HannStar Display Corp (
During the quarter ended on Dec. 31, HannStar eked out earnings of NT$998 million (US$30.17 million), or NT$0.17 per share, reversing losses of NT$1.29 billion a year ago and NT$3.04 billion in the third quarter, a company statement said.
HannStar's earnings were boosted by a NT$6 billion gain in non-operating income, half of which came from handset panel maker Wintek Corp's (
To reduce losses per share, HannStar's board yesterday approved a 17.2 percent capital reduction plan. The panel maker plans to reduce its capital from NT$60.5 billion to NT$50.1 billion by cutting the number of outstanding shares to 5.01 billion.
HannStar's operating losses contracted to NT$558 million last quarter, compared with NT$2.69 billion in losses in the third quarter. However, a year earlier, the company posted an operating income of NT$491 million.
"The average selling price [ASP] will have to rise if we are to make profits. The most important thing for us to focus on is cutting costs," HannStar president Joe Chou (
Chou said HannStar would save another 5 percent in costs this quarter from last quarter.
Chou said he expected screen prices to decline by a single-digit percentage -- or US$3 to US$5 per month -- in the first three months of the year as a result of a supply glut. Fueled by PC demand, shipments would increase slightly from 4.25 million units, he added.
The ASP rebounded by 6.2 percent to US$137 last quarter from US$129 in the July to September period, but declined 16 percent from US$163 on an annual basis.
Citing lower inventory compared with the downturn in 2005, Chou said the liquid-crystal-display panel market would recover sharply in the third quarter.
HannStar would concentrate on profits and be cautious on building new plants, Chou said. HannStar operates three plants at present.
For this year, HannStar plans to spend NT$900 million in new facilities and equipment, down sharply from the NT$7.7 billion in capital spending last year, he said.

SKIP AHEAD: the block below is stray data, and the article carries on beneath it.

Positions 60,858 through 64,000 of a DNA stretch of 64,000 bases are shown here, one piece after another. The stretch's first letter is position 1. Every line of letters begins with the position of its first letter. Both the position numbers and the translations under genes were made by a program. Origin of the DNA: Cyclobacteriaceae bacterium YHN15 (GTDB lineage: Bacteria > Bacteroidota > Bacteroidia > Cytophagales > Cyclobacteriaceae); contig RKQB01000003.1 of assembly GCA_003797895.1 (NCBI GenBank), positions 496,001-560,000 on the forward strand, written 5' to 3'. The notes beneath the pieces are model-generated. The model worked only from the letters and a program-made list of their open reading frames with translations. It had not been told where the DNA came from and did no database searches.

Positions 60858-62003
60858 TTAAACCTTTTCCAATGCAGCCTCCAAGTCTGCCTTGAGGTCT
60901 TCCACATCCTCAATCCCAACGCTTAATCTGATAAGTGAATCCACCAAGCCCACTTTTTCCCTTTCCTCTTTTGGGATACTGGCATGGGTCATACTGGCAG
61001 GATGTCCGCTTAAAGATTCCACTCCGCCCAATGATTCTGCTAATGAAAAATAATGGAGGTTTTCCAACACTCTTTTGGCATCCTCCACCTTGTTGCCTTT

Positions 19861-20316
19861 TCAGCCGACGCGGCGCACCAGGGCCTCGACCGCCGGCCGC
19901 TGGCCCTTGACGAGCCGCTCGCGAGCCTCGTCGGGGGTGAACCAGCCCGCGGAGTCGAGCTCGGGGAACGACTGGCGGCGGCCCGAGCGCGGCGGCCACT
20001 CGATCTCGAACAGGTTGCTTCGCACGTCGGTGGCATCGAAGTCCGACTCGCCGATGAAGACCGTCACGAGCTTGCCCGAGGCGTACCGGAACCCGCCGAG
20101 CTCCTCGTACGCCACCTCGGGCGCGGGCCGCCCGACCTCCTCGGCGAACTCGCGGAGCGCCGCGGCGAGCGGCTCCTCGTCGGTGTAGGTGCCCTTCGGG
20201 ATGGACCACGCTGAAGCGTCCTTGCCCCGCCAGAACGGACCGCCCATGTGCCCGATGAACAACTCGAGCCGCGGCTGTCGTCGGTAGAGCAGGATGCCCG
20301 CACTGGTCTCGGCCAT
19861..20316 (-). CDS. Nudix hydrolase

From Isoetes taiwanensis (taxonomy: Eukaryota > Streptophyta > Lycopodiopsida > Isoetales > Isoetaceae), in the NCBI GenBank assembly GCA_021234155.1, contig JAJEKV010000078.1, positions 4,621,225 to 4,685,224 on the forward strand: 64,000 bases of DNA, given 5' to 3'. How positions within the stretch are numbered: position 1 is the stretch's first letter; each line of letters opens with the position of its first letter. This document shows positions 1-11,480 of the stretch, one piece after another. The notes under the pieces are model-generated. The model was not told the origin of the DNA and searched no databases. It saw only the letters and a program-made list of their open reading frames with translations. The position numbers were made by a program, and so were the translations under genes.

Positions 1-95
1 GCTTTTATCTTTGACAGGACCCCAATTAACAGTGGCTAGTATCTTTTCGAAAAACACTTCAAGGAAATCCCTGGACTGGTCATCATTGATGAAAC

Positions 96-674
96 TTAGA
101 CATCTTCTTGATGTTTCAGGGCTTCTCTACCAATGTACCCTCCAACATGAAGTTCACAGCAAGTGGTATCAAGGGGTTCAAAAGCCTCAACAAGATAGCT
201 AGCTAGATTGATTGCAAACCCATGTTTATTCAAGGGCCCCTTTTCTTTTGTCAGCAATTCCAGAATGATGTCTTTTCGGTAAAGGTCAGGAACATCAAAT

Since the beginning of the year, HannStar shares have dropped 5.03 percent to NT$5.85 yesterday, under-performing the benchmark TAIEX index's 2.32 percent loss.
NOTABLE SHIFT: By 2030, 50% of all laptops would be assembled in Southeast Asia, while Taiwan would still mostly focus on research and development, a report said Global laptop and desktop computer supply chains are expected to shift significantly away from China in the next 10 years, a Market Intelligence & Consulting Institute (MIC, 產業情報研究所) report said. By 2030, only 40 percent of global laptop production would remain in China, said the report, which was released on Thursday. “The reshuffling of the global supply chain will be one of the most important trends in the next 10 years,” the institute said in the report. “In the long run, key component makers will follow laptop assemblers in moving out of China.” The Taipei-based institute predicted most key component makers
Merck Group Taiwan yesterday said that it plans to invest substantially on expanding its fab in Kaohsiung’s Lujhu District (路竹) to better serve its local customers, including Taiwan Semiconductor Manufacturing Co (TSMC, 台積電). The company said it plans to expand its production space by 50 percent in the next five years and its workforce by about 40 percent, Merck Group Taiwan managing director Dick Hsieh (謝志宏) told a media briefing in Taipei. Hsieh declined to disclose investment details, but said that the latest investment would exceed the total amount Merck has invested in Taiwan over the past few years. Those investments would be
Yageo Corp (國巨), the world’s third-largest supplier of multilayer ceramic capacitors, has formed a strategic alliance with Hon Hai Precision Industry Co (鴻海精密) to develop key electronic components for electric vehicles and digital healthcare, it said yesterday. The alliance is to help Yageo boost its revenue from high-end components for vehicles and industrial, medical and aerospace devices, as well as those used in 5G and Internet-of-Things devices, the company said. The companies signed the strategic alliance agreement at Yageo’s headquarters in New Taipei City’s Sindian District (新店). Their cooperation is to start this quarter, the companies said in a joint statement. “Through the cooperation
INVEST IN TAIWAN: A metal components casting firm and the world’s largest maker of aluminum bicycle rims also obtained approvals to join the program Solar Applied Materials Technology Co (SOLAR, 光洋應用材料), a part of Taiwan Semiconductor Manufacturing Co’s (TSMC, 台積電) “green supply chain,” has pledged to invest NT$1 billion (US$34.1 million) to build a new plant at the Tainan Technology Industrial Park (台南科技工業區), the Ministry of Economic Affairs said yesterday. SOLAR has been collaborating with TSMC to extract precious metals from waste and reuse them as “sputtering target” material in high-end semiconductor manufacturing, a TSMC press release issued in May said. Established in 1978, SOLAR also offers key materials and integrated services to customers in the optoelectronics, information and communications technology, petrochemicals and consumer electronics industries,